'type'        => 'dropdown', // The type of input
                    'default'     => 'mms', // The default value
                    // An array of options with values and display names
                    'options'     => array(
                        'gummy-bears' => 'Gummy Bears',
                        'skittles'    => 'Skittles',
                        'mms'         => 'M&Ms'
                    'description' => 'Your favorite candy' // A description

                // A settings field array
                'pizza' => array(
                    'name'        => 'Pizza Toppings', // The display name
                    'type'        => 'multicheckbox', // The type of input
                    // Because multiple checkboxes will have multiple values, the default is an array
                    'default'     => array(
                    // An array of options with values and display names
                    'options'     => array(
                        'extracheese' => 'Extra Cheese',
                        'pepperoni'   => 'Pepperoni',
                        'sausage'     => 'Sausage',
                        'mushroom'    => 'Mushroom'
                    'description' => 'Select your favorite pizza toppings' // A description

                // A settings field array
                'drink' => array(
                    'name'        => 'Drink', // The display name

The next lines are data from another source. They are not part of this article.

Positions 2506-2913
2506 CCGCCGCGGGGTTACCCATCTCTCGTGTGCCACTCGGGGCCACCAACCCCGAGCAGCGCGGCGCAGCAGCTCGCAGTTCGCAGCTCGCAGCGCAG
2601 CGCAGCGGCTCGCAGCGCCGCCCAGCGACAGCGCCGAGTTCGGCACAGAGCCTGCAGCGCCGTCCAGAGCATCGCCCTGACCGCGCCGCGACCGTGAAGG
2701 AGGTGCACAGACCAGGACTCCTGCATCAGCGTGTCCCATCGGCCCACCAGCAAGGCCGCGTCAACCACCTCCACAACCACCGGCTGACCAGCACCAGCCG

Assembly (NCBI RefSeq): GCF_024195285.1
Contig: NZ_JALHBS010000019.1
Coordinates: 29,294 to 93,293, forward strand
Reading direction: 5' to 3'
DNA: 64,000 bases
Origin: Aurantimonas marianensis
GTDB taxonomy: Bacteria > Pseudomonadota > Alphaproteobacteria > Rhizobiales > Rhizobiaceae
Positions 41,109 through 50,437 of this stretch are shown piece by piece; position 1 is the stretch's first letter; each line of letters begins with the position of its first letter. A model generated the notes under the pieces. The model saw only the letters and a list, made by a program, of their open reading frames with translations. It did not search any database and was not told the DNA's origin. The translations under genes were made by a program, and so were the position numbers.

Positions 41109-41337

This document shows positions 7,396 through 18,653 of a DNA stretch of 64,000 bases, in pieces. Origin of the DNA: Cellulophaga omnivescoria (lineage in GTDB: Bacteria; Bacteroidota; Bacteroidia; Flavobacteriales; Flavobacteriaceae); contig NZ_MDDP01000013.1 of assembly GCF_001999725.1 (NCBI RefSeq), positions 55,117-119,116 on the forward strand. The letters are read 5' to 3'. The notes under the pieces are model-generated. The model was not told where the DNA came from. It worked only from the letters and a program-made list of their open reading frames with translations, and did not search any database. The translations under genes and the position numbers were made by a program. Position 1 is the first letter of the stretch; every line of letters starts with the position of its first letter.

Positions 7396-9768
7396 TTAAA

'type'        => 'radio', // The type of input
                    'default'     => 'coke', // The default value
                    // An array of options with values and display names
                    'options'     => array(
                        'coke'      => 'Coke',
                        'dr-pepper' => 'Dr. Pepper',
                        'sprite'    => 'Sprite'
                    'description' => 'What would you like to drink?' // A description




Create an Instance

Now that we have our settings arguments, it's time to create our Refactored Settings instance. Take the class name we found earlier and add this line:

$my_awesome_settings = new Refactored_Settings_0_2( $settings_args );

Be sure to replace the RefactoredSettings0_2 with whichever version of the settings class you're using. At this point you should be able to see your new settings page in the dashboard, but we haven't incorporated any of the settings into our plugin.

Using the Settings

To use a setting in your plugin, you can use $myawesomesettings like so:

echo $my_awesome_settings->options['general']['color'];

If you're accessing $myawesomesettings from within a function, be sure to include it as a global:

function my_plugin_function() {
    global $my_awesome_settings;
    // Now you can access your settings
    // ...